Wikileaks founder Julian Assange's political asylum was revoked by the Ecuadorian Embassy and he was arrested by UK police. According to NBC, the revocation of Assange's Ecuadorian asylum was due to his 'spoiled brat' behaviour. Other sources reported that Assange's arrest was designed to make sure he didn't press a mysterious panic button and that the detention was 'a sad day for human rights, for freedom of expression and for Ecuador' and a 'threat to journalism'.
Some do not consider the WikiLeaks publishing of documents to be a crime, rather, the hacking and leaking that opened the classified documents to the public, for which Chelsea Manning was sentenced to 35 years in prison. Assange is facing extradition on charges of helping Manning hack one of the US Department of Defense passwords.
Privacy and data protection are two interrelated Internet governance issues. Data protection is a legal mechanism that ensures privacy. Privacy is usually defined as the right of any citizen to control their own personal information and to decide about it (to disclose information or not). Privacy is a fundamental human right. It is recognised in the Universal Declaration of Human Rights, the International Covenant on Civil and Political Rights, and in many other international and regional human rights conventions. The July 2015 appointment of the first UN Special Rapporteur on the Right to Privacy in the Digital Age reflects the rising importance of privacy in global digital policy, and the recognition of the need to address privacy rights issues the the global, as well as national levels.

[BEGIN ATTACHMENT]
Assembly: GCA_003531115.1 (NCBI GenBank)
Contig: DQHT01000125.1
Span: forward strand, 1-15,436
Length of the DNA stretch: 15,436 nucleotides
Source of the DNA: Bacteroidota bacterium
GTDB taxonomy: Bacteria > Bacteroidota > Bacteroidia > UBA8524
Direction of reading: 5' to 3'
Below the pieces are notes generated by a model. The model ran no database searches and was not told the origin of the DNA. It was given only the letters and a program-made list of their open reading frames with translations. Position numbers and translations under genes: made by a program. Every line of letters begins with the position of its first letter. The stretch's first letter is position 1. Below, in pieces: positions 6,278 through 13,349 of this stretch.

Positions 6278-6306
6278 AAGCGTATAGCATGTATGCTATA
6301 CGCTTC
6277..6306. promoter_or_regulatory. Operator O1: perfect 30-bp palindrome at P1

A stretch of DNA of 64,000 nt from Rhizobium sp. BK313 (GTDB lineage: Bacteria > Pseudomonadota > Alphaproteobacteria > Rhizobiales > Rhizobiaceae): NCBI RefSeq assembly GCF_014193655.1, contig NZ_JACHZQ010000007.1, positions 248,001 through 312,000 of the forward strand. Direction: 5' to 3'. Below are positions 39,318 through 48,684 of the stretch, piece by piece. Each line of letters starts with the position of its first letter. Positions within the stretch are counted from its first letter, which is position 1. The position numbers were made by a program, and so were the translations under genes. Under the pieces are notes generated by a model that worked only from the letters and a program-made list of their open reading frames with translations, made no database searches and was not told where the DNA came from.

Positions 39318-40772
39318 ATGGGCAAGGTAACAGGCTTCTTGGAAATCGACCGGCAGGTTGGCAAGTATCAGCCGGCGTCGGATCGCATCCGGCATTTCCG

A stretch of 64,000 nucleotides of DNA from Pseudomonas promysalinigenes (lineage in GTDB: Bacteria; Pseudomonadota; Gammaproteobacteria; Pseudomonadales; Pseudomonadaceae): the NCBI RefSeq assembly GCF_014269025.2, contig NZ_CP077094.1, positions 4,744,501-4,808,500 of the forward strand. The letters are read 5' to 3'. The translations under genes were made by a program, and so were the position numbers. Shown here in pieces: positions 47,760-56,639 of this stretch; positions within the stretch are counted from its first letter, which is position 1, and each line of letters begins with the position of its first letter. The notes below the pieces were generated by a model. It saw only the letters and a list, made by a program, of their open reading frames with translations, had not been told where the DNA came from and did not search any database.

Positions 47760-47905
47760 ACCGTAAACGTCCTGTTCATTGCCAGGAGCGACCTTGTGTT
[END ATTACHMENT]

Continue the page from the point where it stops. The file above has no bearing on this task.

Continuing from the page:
Several international instruments guarantee the right to freedom of expression. The Universal Declaration of Human Rights affirms that this right includes the freedom to hold opinion without interference and to seek, receive and impart information and ideas. The Internet, with the opportunity it offers people to express themselves, is seen as an enabler of the exercise of this particular human right. Although these freedoms are guaranteed in global instruments and in national constitutions, in some countries freedom of expression is often curtailed through online censorship or filtering mechanisms, imposed by states, often for political reasons.